has come close
in the past. Right up next
to me on the porch,
hanging out there on the nearest Hackberry branch.
Forever in my life
she has captured my attention;
first in the song, “Mockingbird Hill,”
(my mother’s old records
must have introduced me)
and much later,
when we still had such things,
atop a tv antennae
in the spring,
throughout the summer,
carrying on exuberantly
that repertoire
of others’ songs. Back
at the farm these last nine years,
their songs,
are among the sure signs
of spring; and, at midnight,
those times I awake,
welcome company.
Around the farm,
Mockingbirds often fly close
as I walk the prairie,
lighting atop Junipers
along the fence lines. As summer
warms, and they have mated,
they fly and perch silently.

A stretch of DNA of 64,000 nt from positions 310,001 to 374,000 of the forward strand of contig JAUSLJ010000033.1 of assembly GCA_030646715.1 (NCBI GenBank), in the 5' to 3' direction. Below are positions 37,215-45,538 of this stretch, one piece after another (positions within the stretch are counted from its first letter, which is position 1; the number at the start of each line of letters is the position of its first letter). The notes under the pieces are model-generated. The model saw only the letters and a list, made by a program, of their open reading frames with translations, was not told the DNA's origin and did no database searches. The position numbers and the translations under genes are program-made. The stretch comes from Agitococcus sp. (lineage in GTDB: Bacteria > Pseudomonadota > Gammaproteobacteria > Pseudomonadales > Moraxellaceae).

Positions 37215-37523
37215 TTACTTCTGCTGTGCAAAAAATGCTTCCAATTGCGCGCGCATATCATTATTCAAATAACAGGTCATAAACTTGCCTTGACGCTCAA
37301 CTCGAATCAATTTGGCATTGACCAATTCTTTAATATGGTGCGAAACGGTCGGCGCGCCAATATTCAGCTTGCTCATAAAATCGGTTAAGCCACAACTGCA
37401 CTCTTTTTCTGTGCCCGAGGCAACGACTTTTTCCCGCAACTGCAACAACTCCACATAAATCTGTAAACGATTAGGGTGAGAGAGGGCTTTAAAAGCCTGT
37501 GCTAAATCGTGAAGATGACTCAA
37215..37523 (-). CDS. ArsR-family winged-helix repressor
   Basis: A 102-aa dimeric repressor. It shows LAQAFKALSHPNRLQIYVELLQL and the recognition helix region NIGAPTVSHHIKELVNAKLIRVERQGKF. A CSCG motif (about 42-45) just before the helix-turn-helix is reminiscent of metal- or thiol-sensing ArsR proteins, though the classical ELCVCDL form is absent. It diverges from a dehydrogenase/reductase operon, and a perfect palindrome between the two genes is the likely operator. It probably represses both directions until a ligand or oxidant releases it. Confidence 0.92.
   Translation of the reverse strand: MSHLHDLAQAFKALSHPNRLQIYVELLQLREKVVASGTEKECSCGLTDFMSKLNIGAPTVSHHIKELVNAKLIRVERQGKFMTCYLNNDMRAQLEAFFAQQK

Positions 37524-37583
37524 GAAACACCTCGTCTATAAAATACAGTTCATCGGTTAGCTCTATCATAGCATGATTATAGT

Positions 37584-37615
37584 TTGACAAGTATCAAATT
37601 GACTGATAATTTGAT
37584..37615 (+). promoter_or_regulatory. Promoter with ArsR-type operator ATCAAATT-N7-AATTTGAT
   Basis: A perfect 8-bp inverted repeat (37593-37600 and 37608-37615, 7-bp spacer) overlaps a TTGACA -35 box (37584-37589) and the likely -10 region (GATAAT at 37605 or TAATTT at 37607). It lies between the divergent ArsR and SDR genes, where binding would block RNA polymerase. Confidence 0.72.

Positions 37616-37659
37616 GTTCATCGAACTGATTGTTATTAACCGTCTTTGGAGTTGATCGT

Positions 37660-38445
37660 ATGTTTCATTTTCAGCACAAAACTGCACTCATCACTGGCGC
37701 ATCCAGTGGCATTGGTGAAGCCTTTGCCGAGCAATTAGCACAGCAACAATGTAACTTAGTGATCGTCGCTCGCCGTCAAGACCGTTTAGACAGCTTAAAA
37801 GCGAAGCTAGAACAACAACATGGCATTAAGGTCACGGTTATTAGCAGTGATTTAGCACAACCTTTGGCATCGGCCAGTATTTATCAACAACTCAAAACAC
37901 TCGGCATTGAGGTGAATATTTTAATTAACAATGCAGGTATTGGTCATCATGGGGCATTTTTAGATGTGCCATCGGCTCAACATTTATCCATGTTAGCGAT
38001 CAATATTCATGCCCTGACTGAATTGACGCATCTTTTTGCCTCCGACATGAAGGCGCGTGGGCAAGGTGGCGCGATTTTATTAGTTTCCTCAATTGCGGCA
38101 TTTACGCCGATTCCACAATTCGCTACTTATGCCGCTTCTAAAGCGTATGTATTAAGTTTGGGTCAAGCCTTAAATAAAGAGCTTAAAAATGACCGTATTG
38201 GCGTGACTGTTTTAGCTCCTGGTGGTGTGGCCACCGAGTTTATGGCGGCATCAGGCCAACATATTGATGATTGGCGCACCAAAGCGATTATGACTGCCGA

I don’t know why; they seem
to accompany.

Now comes autumn
and for the first time
in my awareness,
Mockingbird is close again,
stopping by the bird bath,
flying treetop to treetop
as I walk in country
and even in the city. And
they are singing. I don’t know
why. One time
I had the notion
that Mockingbird,
could teach me to use
my own voice. I have a tendency
toward the paradoxical, you see.
So I am tempted to wonder
if that is something to consider
again. But then I notice
I have indeed been hanging out there on the limb using my own voice.

Perhaps Mockingbird
is confused by a warm autumn;
perhaps they are mating again.
Or maybe they always have sung
in autumn
and I just now notice. I could
I’m simply going to be
for the song,
the accompanying,
the voice.